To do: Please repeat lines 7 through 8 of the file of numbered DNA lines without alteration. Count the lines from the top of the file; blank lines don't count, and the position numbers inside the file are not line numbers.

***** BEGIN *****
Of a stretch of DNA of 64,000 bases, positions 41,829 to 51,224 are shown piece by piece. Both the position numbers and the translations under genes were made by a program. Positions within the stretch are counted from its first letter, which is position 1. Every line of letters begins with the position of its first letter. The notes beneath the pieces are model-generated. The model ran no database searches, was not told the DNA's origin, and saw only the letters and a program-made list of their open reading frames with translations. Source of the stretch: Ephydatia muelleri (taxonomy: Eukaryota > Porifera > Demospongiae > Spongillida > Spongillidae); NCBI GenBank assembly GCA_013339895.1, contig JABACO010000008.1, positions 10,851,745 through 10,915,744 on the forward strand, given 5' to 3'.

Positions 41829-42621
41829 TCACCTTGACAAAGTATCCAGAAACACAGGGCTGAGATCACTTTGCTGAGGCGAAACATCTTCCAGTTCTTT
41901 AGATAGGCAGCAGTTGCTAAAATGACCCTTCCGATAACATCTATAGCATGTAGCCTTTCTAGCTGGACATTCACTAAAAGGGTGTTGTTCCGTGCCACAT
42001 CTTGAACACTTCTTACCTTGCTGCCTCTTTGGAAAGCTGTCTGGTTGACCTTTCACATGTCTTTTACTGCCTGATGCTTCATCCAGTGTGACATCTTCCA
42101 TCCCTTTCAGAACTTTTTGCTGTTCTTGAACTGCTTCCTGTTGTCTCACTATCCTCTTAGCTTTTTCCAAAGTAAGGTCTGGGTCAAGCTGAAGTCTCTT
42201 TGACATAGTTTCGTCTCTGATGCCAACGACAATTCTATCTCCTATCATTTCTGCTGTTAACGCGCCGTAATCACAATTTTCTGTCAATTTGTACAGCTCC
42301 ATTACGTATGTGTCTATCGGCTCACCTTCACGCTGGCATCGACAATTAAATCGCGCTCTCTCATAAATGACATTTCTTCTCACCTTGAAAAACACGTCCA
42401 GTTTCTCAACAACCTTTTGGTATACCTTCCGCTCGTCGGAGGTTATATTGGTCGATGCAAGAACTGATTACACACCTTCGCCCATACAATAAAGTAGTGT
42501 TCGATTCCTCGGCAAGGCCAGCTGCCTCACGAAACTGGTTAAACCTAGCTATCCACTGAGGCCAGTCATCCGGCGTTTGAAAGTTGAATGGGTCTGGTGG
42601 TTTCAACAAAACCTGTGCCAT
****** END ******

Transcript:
42201 TGACATAGTTTCGTCTCTGATGCCAACGACAATTCTATCTCCTATCATTTCTGCTGTTAACGCGCCGTAATCACAATTTTCTGTCAATTTGTACAGCTCC
42301 ATTACGTATGTGTCTATCGGCTCACCTTCACGCTGGCATCGACAATTAAATCGCGCTCTCTCATAAATGACATTTCTTCTCACCTTGAAAAACACGTCCA